100 tonne blue whale washes up in Taranaki

By Sophie Ryan

DOC worker Callue Lilley with a blue whale carcass that washed ashore near New Plymouth. Photo / Sorrel Hoskin
DOC worker Callue Lilley with a blue whale carcass that washed ashore near New Plymouth. Photo / Sorrel Hoskin

A dead whale that has washed on to the shore of Taranaki is thought to weigh about 100 tonnes and is unlikely to be moved from its final resting spot.

The 19.5m whale washed up on Tapuae Beach, near Okurukuru, and is believed to be a blue whale or a pygmy blue whale.

Taranaki Department of Conservation acting senior biodiversity ranger Callum Lilley said it had been an interesting opportunity to get a closer look at the largest species on earth.

"It's fairly interesting, but a bit sad at the same time."

Experts from Massey University were at the beach today to carry out a necropsy.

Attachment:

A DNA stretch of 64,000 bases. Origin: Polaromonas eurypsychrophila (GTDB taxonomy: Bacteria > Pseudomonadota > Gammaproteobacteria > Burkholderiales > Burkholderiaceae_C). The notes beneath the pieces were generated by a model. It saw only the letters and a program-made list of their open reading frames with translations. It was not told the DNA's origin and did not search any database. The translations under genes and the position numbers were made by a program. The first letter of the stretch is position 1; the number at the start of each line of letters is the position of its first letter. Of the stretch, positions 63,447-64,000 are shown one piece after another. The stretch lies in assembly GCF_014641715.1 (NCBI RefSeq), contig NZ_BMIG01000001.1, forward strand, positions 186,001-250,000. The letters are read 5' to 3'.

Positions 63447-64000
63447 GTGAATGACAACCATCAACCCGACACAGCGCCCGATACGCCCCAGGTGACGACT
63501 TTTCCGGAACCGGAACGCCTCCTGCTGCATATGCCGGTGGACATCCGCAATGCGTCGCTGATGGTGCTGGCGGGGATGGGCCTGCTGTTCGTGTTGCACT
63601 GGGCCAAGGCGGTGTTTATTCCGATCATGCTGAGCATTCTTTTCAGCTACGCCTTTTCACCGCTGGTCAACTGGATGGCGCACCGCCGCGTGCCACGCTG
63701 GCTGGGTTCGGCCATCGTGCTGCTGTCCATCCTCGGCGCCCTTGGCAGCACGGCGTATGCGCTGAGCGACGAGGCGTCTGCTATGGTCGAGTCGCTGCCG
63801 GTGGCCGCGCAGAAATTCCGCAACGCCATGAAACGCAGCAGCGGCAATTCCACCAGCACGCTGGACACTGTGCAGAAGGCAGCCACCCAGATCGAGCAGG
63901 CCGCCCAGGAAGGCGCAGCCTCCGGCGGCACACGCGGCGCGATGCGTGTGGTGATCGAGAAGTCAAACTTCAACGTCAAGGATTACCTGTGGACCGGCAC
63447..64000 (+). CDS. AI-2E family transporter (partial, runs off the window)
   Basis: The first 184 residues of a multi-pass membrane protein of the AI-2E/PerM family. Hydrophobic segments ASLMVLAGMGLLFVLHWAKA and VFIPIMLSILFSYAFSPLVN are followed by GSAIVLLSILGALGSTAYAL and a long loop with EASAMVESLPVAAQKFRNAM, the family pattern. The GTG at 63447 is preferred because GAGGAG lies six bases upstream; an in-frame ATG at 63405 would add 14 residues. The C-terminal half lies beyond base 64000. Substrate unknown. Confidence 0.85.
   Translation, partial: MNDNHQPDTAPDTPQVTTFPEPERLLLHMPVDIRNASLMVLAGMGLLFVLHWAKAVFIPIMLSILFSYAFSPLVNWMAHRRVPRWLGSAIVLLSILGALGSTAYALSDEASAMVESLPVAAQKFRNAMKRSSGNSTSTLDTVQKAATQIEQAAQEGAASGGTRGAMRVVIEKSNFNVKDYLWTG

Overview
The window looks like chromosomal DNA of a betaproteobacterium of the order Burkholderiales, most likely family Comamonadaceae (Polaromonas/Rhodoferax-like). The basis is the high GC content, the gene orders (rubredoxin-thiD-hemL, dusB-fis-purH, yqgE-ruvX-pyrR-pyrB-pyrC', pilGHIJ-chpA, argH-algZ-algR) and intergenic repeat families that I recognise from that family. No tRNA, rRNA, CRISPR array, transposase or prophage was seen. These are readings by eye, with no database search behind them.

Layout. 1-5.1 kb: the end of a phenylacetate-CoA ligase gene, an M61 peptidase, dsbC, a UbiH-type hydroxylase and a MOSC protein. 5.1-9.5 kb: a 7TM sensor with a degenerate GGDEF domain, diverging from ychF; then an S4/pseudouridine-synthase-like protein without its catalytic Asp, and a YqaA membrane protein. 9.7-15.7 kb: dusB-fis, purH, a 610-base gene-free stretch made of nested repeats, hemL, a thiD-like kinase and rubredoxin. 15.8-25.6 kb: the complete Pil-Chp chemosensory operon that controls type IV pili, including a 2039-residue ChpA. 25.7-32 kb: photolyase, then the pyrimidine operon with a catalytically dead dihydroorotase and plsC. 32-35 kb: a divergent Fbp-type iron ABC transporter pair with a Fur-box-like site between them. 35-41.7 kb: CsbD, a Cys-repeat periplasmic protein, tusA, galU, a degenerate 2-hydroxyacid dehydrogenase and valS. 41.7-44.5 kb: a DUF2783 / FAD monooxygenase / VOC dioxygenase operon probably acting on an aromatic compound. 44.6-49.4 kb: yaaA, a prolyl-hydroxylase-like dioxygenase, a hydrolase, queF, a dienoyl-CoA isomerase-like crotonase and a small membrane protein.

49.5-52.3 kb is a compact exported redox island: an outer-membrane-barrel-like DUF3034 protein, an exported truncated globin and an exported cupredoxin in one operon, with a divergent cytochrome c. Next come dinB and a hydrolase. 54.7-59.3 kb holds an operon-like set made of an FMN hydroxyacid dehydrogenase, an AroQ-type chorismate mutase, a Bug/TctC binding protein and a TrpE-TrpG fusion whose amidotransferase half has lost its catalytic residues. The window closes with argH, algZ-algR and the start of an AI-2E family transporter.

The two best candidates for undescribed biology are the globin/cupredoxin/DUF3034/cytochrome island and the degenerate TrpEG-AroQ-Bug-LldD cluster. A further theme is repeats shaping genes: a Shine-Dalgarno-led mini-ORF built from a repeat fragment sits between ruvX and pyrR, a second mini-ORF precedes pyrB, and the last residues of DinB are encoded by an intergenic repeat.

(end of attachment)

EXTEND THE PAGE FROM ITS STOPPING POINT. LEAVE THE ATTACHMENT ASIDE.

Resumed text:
Photo / Hemi Sundgren

"However, once inside we realised it's really decomposed inside. Although on the outside it appears it's fairly intact, it was just about like soup inside," Mr Lilley said.

He said there was nothing they could ascertain about the cause of the whale's death, except that there were no obvious signs of trauma.

Mr Lilley said because of the massive size of the whale it would likely be left on the rocks at the beach.


Photo / Glynn Hills

"Considering its size and the machinery you'd need to move it you could do a bit of damage to the beach and the rocks [if the whale was to be moved]."

The rocks where the whale has washed up are far away from any easily accessible parts of the beach, Mr Lilley said.

DOC received reports on Sunday from commercial fishermen and a ship leaving Port Taranaki of a dead whale floating close off the coast.

Mr Lilley believed it may have been on the beach since Tuesday.


Photo / Callum Lilley

Blue whales are known to feed on krill off the South Taranaki Bight.

Local iwi have blessed the whale carcass.

The public have been warned to steer clear of the carcass, because of potential health risks through transfer of disease and presence of bacteria.

There was also a health and safety risk due to heavy sea conditions and rising tides, they said.

Photos: Paddle boarding with orca

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